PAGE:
The first thing that may come to mind is to create another catalog where specify both genders and then use those catalog items. It is a reasonable idea, but creating a new catalog for just two objects is a redundant task. Which way is better then? There is another, new for your configuration object.
Enumeration is an object that is created and filled with data at the development of an applied solution stage. An enumeration can store a limited, known beforehand, and the same type of data. Gender is precisely the type of data that is good to be stored as an enumeration, rather than as a catalog.
To create a new enumeration, leave People catalog as is for now and find Enumerations section in the configuration tree, then repeat the already familiar process of adding a new configuration object.
Figure 4-19. Adding an enumeration
In the opened window, as the Name of the new enumeration enter Genders. Then include the new object to the Contacts subsystem.
Figure 4-20. The Genders enumeration
Click the Data tab, and then add two values using Add (Ins), those values are Male and Female.
Figure 4-21. Values of the Genders enumeration
After the values are added, close the enumeration editor by clicking Close. You will see the previously opened People catalog editor. Now you can change the type of the Gender attribute from String to the newly created Genders enumeration. To do that, select the Gender attribute and in the Properties window in the Type property click Select button. If you accidentally closed the Properties window, you can always open it by right-clicking on the configuration object and selecting Properties or by double-clicking the attribute.
Figure 4-22. Changing the type of the Gender attribute
In the opened window, find and select the Genders enumeration, then click OK.
Figure 4-23. Selecting the Genders enumeration as the type of the attribute
The accuracy of the selection for the type can always be verified in the Properties window.
Figure 4-24. Verifying the attribute type
After making sure that everything is done correctly, return to the People catalog editor, and continue adding new attributes. Next attribute to be added is RelationType. Similar to Gender, add RelationType as an attribute and then select PeopleRelationTypes as its type, which is placed in the CatalogRef group in Edit data type window.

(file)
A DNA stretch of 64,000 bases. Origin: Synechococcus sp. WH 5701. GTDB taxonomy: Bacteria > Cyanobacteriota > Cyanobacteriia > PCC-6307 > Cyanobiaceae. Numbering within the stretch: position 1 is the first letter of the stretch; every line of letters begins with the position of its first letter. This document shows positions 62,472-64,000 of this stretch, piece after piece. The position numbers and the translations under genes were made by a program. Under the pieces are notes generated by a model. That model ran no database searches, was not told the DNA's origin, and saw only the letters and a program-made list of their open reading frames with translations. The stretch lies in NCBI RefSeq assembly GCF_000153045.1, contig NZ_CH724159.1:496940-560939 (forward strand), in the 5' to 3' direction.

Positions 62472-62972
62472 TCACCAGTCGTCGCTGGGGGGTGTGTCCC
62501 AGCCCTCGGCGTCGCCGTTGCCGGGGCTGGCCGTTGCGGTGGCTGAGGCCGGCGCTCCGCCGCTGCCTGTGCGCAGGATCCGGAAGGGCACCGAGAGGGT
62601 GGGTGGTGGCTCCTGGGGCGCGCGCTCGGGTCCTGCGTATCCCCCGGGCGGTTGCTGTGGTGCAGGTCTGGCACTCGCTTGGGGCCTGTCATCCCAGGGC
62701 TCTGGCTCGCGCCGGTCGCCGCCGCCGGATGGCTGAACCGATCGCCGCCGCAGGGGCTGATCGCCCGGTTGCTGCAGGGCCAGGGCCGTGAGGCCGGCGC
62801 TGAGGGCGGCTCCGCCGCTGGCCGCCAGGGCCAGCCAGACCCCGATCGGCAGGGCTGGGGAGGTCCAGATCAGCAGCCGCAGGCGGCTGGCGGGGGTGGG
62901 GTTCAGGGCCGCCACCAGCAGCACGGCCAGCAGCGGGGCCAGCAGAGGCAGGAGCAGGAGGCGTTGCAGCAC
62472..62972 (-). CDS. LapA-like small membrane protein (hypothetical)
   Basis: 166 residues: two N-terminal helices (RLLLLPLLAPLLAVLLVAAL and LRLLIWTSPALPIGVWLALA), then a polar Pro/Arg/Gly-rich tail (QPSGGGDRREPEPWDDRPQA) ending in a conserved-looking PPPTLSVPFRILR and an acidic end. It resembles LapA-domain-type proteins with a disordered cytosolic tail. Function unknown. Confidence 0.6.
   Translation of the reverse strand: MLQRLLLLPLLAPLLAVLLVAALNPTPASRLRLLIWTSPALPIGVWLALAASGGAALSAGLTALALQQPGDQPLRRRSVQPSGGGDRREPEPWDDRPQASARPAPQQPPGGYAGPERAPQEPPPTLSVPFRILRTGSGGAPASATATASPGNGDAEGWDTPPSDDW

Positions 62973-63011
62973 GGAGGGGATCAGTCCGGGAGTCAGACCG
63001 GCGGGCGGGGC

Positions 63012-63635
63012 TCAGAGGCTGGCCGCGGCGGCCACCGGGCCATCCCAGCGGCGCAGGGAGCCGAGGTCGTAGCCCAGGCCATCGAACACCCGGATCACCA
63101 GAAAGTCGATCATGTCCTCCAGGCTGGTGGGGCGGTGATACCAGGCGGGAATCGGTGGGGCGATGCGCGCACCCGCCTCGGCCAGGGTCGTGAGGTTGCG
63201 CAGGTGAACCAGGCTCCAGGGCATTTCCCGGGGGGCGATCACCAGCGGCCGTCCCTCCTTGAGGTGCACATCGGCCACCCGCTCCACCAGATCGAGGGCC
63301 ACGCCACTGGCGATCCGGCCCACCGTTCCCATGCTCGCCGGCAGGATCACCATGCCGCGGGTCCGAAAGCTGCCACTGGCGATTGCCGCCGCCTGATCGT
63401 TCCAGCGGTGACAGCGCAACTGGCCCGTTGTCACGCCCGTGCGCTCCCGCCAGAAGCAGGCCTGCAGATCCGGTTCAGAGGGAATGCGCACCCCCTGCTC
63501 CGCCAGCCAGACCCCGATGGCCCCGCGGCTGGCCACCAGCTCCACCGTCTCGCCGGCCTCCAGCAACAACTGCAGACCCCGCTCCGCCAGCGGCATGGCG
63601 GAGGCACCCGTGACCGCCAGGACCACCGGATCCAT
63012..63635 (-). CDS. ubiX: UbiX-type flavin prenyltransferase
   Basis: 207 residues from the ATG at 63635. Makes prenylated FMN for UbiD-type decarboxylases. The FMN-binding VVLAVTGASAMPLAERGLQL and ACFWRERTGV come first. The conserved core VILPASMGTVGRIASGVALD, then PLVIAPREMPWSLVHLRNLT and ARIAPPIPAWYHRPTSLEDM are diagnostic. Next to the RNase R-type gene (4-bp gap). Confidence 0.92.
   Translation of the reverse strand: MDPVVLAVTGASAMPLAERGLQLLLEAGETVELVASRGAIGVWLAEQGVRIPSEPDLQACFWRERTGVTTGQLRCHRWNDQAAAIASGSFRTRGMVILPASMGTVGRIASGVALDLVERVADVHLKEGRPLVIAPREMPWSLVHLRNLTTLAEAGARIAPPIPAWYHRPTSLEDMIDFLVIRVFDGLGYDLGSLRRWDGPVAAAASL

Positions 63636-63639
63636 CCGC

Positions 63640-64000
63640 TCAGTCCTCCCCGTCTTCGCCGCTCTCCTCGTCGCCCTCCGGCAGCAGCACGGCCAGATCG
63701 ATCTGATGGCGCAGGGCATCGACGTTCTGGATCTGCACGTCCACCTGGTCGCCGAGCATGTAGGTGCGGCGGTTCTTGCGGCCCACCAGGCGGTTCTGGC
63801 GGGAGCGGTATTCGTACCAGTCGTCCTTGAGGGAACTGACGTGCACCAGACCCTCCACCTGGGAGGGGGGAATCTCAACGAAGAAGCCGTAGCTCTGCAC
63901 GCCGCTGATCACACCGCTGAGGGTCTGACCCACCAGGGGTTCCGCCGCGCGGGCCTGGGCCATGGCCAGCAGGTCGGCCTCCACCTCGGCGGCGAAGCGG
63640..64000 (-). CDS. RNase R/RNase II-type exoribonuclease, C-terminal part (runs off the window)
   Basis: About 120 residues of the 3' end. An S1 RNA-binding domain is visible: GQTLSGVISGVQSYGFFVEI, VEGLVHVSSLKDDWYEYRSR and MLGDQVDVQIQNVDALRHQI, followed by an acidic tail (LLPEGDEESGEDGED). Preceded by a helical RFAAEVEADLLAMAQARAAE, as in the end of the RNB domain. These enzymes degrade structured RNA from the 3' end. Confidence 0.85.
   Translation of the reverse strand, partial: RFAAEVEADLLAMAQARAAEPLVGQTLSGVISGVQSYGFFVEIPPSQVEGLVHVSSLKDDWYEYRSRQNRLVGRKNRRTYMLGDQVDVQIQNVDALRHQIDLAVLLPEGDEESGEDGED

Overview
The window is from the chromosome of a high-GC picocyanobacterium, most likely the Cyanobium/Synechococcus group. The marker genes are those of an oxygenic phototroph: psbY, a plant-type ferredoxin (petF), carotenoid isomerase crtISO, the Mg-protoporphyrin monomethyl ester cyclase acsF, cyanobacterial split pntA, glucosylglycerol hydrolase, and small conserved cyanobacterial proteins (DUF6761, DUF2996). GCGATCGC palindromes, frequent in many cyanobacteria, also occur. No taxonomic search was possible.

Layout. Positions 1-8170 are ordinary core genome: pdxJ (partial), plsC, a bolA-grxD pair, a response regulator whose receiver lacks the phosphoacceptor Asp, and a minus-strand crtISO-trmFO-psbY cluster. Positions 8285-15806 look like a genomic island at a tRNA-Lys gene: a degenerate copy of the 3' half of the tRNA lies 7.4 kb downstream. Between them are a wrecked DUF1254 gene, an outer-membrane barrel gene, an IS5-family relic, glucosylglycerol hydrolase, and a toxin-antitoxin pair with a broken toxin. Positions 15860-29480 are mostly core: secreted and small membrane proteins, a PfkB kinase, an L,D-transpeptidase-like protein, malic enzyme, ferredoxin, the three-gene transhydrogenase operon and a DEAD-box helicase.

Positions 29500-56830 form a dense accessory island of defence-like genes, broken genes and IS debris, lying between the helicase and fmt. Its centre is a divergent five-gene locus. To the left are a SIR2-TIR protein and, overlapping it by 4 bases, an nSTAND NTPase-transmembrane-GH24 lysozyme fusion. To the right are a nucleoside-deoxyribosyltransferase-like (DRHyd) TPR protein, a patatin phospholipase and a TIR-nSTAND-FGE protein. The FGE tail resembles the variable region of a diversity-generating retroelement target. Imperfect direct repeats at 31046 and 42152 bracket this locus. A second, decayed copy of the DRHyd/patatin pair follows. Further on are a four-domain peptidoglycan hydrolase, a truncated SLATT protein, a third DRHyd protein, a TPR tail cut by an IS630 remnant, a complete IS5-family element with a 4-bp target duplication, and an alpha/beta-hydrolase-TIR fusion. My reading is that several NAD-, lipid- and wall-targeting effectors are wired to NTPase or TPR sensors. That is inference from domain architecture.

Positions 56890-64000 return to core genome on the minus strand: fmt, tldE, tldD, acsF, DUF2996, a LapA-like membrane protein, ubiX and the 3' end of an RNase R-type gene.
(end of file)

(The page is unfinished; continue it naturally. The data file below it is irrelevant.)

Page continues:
Figure 4-25. Creating the RelationType attribute
The last attribute to be added is Comment, which will keep notes and thoughts about a person. When adding this attribute, accept the default data type, String. However, the length value needs to be changed. To avoid any guessing while determining the appropriate length of comments, simply set the length of the Comment attribute string to Open-ended. For this select Open-ended checkbox in Properties.
Figure 4-26. Setting length of Comment attribute string to Open-ended
Keeping in mind the task requirements, you should create another set of attributes where contact information of people will be stored. You might conclude that since you have created Contact types catalog, then should add the Contact type attribute of the CatalogRef.ContactTypes type, that will keep the information about the type of contact. Then add at least one more attribute that will store the value of that contact, and name it Contact value. In other words, to store a person's address, you will have to select the Address as the type of contact, and then input the actual address in the Contact value attribute.
At this point, consider one more thing. Once you will need to keep more than one contact, if you will store them in the same way as described above, you will have to add as many pairs of Contact type/Contact value attributes as you need to keep a required variety of contacts. But it breaks down the efficiency of the storage since every person will have own pairs of data. Furthermore, every time a new type of contact appears, you will be required to add a new pair of attributes. This procedure has to be repeated each time a new piece of information occurs.
Fortunately, there is no need to do that. It is clear that every person has their own set of contact information. 1C:Enterprise 8 solves this problem by allowing you to create tables for each catalog item.